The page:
Immigrant residential segregation in U.S. metropolitan areas, 1990–2000
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This paper examines the extent of spatial assimilation among immigrants of different racial and ethnic origins. We use restricted data from the 1990 and 2000 censuses to calculate the levels of dissimilarity by race and Hispanic origin, nativity, and year of entry, and then run multivariate models to examine these relationships. The findings provide broad support for spatial assimilation theory. Foreign-born Hispanics, Asians, and blacks are more segregated from native-born non-Hispanic whites than are the U.S.-born of these groups. The patterns for Hispanics and Asians can be explained by the average characteristics of the foreign-born that are generally associated with higher levels of segregation, such as lower levels of income, English language ability, and homeownership. We also find that immigrants who have been in the United States for longer periods are generally less segregated than new arrivals, and once again, much of this difference can be attributed to the characteristics of immigrants. However, patterns also vary across groups. Levels of segregation are much higher for black immigrants than for Asian, Hispanic, and white immigrants. In addition, because black immigrants are, on average, of higher socioeconomic status than native-born blacks, such characteristics do not help explain their very high levels of segregation.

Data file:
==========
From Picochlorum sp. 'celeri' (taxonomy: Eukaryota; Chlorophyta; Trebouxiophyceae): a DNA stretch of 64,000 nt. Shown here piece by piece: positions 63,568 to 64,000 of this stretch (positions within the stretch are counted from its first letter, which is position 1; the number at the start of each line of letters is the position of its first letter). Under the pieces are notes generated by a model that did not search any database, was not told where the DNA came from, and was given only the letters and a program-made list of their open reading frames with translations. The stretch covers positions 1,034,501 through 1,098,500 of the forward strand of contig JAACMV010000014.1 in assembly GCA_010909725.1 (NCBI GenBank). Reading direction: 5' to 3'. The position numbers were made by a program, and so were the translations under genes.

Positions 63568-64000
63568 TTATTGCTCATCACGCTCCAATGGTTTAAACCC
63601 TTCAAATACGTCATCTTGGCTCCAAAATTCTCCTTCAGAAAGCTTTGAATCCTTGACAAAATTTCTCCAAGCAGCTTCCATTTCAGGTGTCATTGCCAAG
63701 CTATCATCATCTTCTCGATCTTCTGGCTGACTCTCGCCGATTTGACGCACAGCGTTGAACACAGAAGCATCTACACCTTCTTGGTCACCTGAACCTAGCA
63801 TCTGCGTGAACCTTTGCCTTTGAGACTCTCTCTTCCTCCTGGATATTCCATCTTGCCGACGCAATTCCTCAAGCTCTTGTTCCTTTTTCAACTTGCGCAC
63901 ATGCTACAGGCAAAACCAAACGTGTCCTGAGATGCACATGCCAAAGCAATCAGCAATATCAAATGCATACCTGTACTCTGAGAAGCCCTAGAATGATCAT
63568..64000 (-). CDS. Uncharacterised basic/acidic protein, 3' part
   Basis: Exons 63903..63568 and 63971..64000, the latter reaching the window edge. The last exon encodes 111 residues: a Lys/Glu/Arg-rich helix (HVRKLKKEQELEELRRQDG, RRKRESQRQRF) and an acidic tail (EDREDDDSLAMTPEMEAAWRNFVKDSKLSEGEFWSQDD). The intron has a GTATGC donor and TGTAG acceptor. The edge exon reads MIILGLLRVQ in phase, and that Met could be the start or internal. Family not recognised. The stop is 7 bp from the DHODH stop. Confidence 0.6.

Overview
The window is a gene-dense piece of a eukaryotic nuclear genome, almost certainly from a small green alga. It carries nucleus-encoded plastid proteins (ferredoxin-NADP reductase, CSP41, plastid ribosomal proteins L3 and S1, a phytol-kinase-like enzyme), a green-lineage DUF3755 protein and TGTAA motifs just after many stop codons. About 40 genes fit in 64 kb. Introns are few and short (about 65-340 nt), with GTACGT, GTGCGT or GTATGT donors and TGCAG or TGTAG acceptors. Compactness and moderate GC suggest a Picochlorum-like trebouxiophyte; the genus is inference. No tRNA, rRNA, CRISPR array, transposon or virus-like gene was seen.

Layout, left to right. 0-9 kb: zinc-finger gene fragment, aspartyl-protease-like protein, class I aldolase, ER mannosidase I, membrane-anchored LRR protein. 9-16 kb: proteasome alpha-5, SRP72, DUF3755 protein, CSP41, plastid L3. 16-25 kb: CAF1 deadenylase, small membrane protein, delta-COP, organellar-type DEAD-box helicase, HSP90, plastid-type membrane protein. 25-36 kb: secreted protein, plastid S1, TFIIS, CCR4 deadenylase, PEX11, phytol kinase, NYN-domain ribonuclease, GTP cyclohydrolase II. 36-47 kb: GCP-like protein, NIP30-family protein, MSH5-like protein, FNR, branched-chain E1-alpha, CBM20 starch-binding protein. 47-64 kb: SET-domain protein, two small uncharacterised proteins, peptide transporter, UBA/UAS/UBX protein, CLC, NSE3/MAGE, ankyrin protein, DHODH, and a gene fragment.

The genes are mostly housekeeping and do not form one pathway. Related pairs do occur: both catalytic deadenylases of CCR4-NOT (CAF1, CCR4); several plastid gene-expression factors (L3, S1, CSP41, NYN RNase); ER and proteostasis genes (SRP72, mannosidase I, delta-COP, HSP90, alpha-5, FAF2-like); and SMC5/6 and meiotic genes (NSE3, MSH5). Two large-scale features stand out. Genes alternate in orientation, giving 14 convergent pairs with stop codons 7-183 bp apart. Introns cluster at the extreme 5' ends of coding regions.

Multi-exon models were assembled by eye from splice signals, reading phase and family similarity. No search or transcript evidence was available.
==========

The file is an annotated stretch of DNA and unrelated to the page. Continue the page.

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- Immigrant residential segregation in U.S. metropolitan areas, 1990–2000
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